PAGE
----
Last week, our team sent out its annual State of the Union address. This member correspondence has become somewhat of a tradition over the past few years, and allows us to reflect on the past while also looking ahead to the future. You can find the full address below.
When we talk about the future, we often do so through the lens of improvement. What can we fix? How can we make the industry better than it is today? A big part of that conversation turns to efforts in sustainability. This month's Behind the Seams will aim to explore how the sewn products industry is working towards a more sustainable future. First we hear from WhatTheyThink.com's Cary Sherburne on systemic changes needed in the textile and apparel sector when it comes to sustainability. We'll also look to other industry publications on how they're covering sustainability this month.
This year’s SPESA State of the Union address is coming out a little later than we planned. We normally time it to coincide with the U.S. President’s annual address to the nation, but that hasn’t happened. And maybe that was our mistake, thinking that the words “planned” or “normal” would apply in 2021. While we wholeheartedly believe this year will be better than the last, it would be foolish not to expect additional changes and challenges as our industry continues to cope with the impact of Covid-19.
As is now our tradition, we want to take this opportunity to reflect on our past year and highlight some of the opportunities and challenges we expect to come.
Looking Back at 2020
We spent a lot of time waiting last year: waiting for news; waiting to see if our events would be possible; waiting for a vaccine; waiting for 2020 to be in our rearview mirror. But, somehow, in between all that waiting, we were extremely busy. In the beginning, we focused on helping our members find the resources they needed to keep their businesses up and running. We also highlighted the amazing efforts you all put in to support your communities and protect front-line workers.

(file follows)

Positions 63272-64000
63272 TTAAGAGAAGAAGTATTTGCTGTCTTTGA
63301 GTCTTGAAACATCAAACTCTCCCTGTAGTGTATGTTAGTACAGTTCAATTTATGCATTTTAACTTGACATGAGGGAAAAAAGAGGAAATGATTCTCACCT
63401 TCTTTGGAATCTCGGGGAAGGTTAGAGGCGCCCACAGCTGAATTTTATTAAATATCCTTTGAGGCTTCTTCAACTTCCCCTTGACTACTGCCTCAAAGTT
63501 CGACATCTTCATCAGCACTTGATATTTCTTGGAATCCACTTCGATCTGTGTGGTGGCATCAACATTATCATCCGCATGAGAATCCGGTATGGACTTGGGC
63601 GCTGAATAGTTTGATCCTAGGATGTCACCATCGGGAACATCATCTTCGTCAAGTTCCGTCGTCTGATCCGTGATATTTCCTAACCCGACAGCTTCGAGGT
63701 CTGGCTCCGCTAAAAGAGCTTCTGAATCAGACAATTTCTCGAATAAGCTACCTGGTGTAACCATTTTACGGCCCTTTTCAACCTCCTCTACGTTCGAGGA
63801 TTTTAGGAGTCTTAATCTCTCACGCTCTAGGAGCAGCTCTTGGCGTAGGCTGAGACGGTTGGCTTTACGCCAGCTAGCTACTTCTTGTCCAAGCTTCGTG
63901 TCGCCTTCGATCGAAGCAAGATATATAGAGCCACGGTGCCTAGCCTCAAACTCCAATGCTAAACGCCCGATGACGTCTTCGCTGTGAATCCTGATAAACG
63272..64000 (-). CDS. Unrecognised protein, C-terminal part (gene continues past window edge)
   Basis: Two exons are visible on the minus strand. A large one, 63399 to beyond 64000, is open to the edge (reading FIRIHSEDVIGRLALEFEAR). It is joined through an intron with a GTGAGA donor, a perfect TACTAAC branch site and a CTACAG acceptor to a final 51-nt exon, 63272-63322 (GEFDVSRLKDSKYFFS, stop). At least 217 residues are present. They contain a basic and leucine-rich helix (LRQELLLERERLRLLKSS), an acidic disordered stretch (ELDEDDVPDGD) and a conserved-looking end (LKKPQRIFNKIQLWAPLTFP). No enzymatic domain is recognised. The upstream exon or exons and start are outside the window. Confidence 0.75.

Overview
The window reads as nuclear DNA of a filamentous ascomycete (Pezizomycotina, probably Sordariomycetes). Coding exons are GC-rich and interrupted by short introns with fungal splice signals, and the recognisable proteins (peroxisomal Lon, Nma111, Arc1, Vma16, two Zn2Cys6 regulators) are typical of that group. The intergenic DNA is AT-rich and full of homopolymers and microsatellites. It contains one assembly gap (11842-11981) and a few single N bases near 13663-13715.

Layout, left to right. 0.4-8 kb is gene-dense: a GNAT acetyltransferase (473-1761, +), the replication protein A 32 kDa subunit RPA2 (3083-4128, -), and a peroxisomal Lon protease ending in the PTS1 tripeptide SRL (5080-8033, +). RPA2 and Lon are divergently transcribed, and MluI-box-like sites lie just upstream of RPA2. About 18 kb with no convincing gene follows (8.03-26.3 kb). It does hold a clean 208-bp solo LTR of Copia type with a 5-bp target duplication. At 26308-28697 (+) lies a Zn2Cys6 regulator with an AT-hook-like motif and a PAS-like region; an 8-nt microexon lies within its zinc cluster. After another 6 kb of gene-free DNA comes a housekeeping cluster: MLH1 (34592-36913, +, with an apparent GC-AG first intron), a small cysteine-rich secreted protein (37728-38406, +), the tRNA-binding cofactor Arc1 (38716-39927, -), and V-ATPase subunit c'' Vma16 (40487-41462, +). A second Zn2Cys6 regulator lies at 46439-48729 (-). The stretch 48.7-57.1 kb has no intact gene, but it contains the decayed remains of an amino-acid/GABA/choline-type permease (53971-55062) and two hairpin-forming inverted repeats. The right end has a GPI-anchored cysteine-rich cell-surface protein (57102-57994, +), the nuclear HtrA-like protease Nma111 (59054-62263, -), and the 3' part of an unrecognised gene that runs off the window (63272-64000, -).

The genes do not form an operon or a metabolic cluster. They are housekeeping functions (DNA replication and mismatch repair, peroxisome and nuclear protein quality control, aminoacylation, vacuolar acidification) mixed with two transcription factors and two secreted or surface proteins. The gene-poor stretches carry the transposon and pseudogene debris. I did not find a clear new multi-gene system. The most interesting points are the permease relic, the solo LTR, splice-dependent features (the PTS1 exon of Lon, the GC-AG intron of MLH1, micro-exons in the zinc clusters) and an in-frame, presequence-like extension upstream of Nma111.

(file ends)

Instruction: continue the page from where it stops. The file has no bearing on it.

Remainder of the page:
With the help of our members and industry partners, we focused on virtual networking and education. We hosted town halls, webinars, happy hours, and even the first-ever Virtual SPESA Executive Conference. We hope to never again be in a situation in which virtual networking is our only option, however, there were some obvious benefits. The online format allowed us to try new things, engage members who don’t usually travel to events, partner with other organizations, and offer free registration.
We also supported the ongoing Texprocess Americas & Techtextil North America Virtual Symposium. The symposium sessions explored a wide range of topics from on-demand technology to factory automation to direct-to-consumer supply chains. These are all topics that will continue to grow in importance in the sewn products industry. Thank you to the SPESA members and industry leaders who participated in the symposium.
A significant chunk of our attention in 2020 went to revamping Behind the Seams, SPESA’s semi-monthly newsletter for the sewn products industry. Last year, we updated the newsletter format and website and introduced the Member Spotlight and Thought Leadership sections to highlight the news and activities of SPESA members and share exclusive content analyzing industry trends. In addition, we launched a separate, fully-operational Spanish Behind the Seams website, allowing our Spanish readers to enjoy the same features.
We encourage members to continue to share your news, updates, and opinions with us to allow us to help expand your reach within the industry. As a new benefit, we are also offering all SPESA members one month of complimentary advertising in Behind the Seams.
The Sewn Products Industry in 2021
This year hasn’t exactly had a smooth start. Supply chain issues — from factory shutdowns to port congestion to unbelievable weather phenomena — have caused shipping delays and logistical nightmares for international trade. The silver lining is that consumer demand is up for the sewn products sector, especially for home goods, as customers spend more time in their houses. As vaccines are distributed and people start to wander out once more, it is expected that retail sales will continue to rise, most likely translating to increased demand for manufacturing and equipment downstream.
We also expect to see a shift in where that manufacturing is taking place. Combined frustrations with current supply chains (see above) and concerns over economic impact of the pandemic have led to an increased appetite for re-shoring, near-shoring, and regionalized supply chains. In the United States, the many manufacturers who pivoted to personal protective equipment (PPE) not only helped mitigate the effects of the pandemic, they also lent credibility to the domestic manufacturing industry and reminded people of what can be accomplished here at home. The industry is receiving revitalized interest and support from both policymakers and consumers and, with the right investment, could become a powerhouse once again.